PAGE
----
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Wednesday, 16 January 2013

Book Review: The Chemistry of (My) Tears

Very rare is it for me, a consummate bibliophile, to not finish a book. I began The Chemistry of Tears by Peter Carey on the recommendation of a conservator friend of mine. It's based on a fictionalized (only just) representation of the National Museums store at Blythe House in Hammersmith where a heart broken horology conservator goes to recover from the death of her lover, the Head Curator of Metals. There she consoles herself unlocking the secret of a nineteenth century automaton complete with flashbacks. Sounds amazing right? A forbidden museum romance (curator and a conservator? scandalous) set in a very familiar location, and somehow mashed up with the movie Hugo. Sadly, amazing it is not.

Aside from the obvious thrills of ridiculous references to museum work like the turnstile entrance to the stores, the chemicals in the lab, even the museum workers dream of actually stealing something from work (in this case, a diary), the book is impossible to read. First of all, I don't know why the author even bothered trying to disguise the fact that this is being written about the V&A. Secondly, why on earth would you have your sexy female protagonist be a horologist? I mean, I'm all for breaking the stereotypes, but it just seems like it's trying to hard. Maybe the author got excited he learned what horology meant.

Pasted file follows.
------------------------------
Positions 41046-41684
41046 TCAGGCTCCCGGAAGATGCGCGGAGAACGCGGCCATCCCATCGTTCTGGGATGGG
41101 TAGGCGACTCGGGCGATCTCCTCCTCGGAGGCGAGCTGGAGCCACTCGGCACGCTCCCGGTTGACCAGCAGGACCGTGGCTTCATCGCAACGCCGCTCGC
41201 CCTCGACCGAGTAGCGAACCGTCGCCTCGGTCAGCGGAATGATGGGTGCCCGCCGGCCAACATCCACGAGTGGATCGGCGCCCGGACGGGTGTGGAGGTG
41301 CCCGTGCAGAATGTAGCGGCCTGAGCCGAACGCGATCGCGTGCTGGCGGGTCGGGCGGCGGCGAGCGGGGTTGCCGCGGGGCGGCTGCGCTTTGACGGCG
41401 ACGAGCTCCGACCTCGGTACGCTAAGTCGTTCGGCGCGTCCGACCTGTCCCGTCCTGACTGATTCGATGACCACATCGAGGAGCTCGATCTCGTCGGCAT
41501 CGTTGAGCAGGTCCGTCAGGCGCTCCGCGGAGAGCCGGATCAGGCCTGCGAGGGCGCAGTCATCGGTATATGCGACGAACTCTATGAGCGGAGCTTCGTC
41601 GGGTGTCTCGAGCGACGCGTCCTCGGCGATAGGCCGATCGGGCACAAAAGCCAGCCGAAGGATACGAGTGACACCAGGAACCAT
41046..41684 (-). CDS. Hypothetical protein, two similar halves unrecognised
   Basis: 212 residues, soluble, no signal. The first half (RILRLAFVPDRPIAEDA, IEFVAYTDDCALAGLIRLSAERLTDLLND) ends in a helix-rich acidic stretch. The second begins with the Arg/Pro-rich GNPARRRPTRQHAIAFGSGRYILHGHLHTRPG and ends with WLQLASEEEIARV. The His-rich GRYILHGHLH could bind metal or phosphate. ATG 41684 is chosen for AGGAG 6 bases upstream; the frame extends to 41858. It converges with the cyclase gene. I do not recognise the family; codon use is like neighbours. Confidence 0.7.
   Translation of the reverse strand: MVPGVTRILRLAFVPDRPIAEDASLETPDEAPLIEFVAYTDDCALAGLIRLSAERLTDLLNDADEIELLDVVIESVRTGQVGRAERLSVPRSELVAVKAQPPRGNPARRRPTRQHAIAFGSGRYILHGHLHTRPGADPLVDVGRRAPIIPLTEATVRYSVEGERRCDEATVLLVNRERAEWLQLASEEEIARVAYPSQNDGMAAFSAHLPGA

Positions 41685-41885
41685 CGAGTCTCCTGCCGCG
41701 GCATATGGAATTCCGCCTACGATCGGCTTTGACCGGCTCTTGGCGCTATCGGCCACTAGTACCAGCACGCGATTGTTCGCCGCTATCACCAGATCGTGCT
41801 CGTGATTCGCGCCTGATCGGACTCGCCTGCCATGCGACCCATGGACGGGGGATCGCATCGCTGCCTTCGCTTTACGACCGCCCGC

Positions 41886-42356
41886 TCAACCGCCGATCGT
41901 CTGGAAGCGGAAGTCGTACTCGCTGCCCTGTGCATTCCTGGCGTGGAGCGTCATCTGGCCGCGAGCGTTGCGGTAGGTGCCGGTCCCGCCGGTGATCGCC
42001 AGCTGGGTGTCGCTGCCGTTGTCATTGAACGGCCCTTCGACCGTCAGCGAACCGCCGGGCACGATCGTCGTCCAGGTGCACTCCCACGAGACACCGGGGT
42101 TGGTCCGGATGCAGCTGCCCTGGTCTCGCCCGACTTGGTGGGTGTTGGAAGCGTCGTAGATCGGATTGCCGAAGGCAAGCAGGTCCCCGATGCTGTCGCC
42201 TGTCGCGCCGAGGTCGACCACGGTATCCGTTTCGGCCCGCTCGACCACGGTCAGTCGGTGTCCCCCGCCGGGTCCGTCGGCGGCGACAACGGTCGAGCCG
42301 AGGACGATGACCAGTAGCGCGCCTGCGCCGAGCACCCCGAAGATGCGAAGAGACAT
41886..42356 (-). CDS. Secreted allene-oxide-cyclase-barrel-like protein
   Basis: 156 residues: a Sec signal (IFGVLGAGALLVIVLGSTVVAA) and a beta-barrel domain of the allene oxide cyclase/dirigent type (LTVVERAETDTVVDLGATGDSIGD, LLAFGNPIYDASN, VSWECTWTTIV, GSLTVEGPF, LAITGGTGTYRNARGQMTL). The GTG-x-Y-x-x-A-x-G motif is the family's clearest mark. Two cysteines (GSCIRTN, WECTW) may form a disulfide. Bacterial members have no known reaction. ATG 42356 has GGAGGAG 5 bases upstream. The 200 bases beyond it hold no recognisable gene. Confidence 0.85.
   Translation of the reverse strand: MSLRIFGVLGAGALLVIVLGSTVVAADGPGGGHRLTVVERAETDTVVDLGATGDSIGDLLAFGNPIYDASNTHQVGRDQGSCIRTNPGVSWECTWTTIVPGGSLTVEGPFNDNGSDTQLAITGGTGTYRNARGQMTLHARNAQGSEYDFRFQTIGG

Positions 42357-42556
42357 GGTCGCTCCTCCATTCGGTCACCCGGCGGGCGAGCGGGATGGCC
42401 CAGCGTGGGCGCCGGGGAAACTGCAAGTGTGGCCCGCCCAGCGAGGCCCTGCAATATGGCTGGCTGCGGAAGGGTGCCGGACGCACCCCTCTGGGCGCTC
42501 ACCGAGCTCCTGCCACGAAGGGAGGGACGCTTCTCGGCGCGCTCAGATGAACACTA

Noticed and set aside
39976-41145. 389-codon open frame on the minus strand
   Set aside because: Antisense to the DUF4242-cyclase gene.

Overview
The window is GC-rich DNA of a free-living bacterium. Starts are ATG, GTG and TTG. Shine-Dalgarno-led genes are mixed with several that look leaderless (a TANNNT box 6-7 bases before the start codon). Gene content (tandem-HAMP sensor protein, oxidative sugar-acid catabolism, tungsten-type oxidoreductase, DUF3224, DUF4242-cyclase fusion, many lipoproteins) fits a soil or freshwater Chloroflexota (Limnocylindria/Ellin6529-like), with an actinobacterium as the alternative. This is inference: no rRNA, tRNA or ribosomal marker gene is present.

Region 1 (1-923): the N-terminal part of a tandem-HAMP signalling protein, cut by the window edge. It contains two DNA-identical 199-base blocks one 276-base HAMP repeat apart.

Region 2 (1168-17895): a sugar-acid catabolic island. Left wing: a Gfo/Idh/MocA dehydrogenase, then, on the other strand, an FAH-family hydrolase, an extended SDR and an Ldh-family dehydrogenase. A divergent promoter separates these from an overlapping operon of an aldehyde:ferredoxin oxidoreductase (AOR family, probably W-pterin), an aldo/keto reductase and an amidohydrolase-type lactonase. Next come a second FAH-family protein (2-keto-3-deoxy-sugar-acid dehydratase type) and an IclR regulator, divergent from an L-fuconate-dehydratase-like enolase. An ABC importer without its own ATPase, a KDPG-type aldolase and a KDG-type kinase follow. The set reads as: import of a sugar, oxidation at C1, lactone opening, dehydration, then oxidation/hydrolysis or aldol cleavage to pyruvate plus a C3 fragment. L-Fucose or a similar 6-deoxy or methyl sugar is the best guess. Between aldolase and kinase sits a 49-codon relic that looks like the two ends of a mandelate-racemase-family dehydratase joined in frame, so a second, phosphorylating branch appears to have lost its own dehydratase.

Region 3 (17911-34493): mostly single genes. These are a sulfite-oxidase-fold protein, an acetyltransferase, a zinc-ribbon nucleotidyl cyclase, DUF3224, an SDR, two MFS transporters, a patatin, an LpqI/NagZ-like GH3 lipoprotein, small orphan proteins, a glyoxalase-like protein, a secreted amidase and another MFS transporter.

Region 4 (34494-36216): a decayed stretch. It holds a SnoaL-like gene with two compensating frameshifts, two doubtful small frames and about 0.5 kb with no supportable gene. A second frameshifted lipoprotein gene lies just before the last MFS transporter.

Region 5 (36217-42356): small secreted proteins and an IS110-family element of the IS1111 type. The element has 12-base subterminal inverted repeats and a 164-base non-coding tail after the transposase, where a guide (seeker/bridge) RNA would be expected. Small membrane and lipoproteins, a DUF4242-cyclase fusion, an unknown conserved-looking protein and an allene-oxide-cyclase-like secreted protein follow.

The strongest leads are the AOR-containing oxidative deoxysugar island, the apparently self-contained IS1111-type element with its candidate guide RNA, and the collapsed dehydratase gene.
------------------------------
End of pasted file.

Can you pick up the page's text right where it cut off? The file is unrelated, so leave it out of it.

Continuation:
Museum specific references apart, good god this book is poorly written. The style is frantic and impossible to follow. Maybe it's supposed to be stream of consciousness but it comes across sounding inane and directionless. The characters have no depth whatsoever and are informed mostly by their titles, magnanimous Head Curator or overly serious intern. As if the author maybe passed these people in the hallways but didn't care enough to actually speak with them. Why try and break the mould with an horologist main character in love with a metals curator, but not actually show the variety of people who work in a museum? To be fair, the author is a middle aged American whose experience of museums probably came from a few weeks of research at Blythe, but still.

Maybe this book gets better at the end, I honestly can't tell you. And I truly gave it a shot. Apparently there are some Science Museum references thrown in there relating to Charles Babbage and his differentiation machine. Too bad.

Here's what I propose then. Can some one PLEASE write a proper romance novel based in a museum? Seriously. The skeleton is there. Forbidden romance between the department. Sexy emails accidently saved on the server. A rendezvous in the lab. I bet a ghost couldn't hurt. This is begging to be written, and I think there would be a demand for it. Who's with me?

In fairness here's a review by the NY Times which seems much kinder:

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